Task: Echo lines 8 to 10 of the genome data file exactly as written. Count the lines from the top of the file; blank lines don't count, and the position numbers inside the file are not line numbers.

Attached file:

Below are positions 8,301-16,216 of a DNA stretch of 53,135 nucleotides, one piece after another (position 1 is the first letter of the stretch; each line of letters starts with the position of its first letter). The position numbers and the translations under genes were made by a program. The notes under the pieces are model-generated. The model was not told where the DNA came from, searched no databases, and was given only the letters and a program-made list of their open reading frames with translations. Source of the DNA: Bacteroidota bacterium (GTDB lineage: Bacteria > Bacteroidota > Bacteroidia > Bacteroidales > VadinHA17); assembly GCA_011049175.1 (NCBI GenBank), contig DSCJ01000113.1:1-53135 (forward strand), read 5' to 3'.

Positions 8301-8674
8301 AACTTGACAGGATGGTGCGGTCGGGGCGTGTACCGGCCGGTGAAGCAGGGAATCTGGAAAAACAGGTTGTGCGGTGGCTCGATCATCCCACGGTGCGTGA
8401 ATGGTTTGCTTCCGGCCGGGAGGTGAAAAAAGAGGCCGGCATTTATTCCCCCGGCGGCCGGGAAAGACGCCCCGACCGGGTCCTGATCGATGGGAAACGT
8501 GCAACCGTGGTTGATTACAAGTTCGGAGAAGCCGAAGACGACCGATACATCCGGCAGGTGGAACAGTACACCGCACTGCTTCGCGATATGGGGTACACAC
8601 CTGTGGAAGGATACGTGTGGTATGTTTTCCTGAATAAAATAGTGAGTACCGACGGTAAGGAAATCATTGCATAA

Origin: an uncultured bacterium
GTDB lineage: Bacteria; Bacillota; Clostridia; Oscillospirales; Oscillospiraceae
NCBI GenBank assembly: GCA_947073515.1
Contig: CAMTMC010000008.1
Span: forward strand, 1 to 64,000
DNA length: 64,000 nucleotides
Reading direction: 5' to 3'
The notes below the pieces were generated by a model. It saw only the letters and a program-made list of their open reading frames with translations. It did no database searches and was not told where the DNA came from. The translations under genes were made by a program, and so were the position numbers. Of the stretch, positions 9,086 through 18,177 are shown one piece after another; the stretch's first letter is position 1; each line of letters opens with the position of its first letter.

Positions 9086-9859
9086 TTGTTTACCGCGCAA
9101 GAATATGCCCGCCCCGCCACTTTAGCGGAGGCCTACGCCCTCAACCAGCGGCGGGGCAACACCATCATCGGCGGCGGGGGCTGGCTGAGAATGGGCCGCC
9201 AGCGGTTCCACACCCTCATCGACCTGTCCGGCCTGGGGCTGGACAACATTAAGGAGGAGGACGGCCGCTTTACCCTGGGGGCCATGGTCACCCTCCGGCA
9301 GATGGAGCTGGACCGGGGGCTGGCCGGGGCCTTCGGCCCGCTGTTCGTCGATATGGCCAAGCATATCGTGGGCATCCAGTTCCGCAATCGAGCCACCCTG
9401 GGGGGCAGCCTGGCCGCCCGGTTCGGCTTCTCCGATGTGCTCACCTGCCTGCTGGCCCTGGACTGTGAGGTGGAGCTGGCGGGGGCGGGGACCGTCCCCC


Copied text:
GTDB lineage: Bacteria; Bacillota; Clostridia; Oscillospirales; Oscillospiraceae
NCBI GenBank assembly: GCA_947073515.1
Contig: CAMTMC010000008.1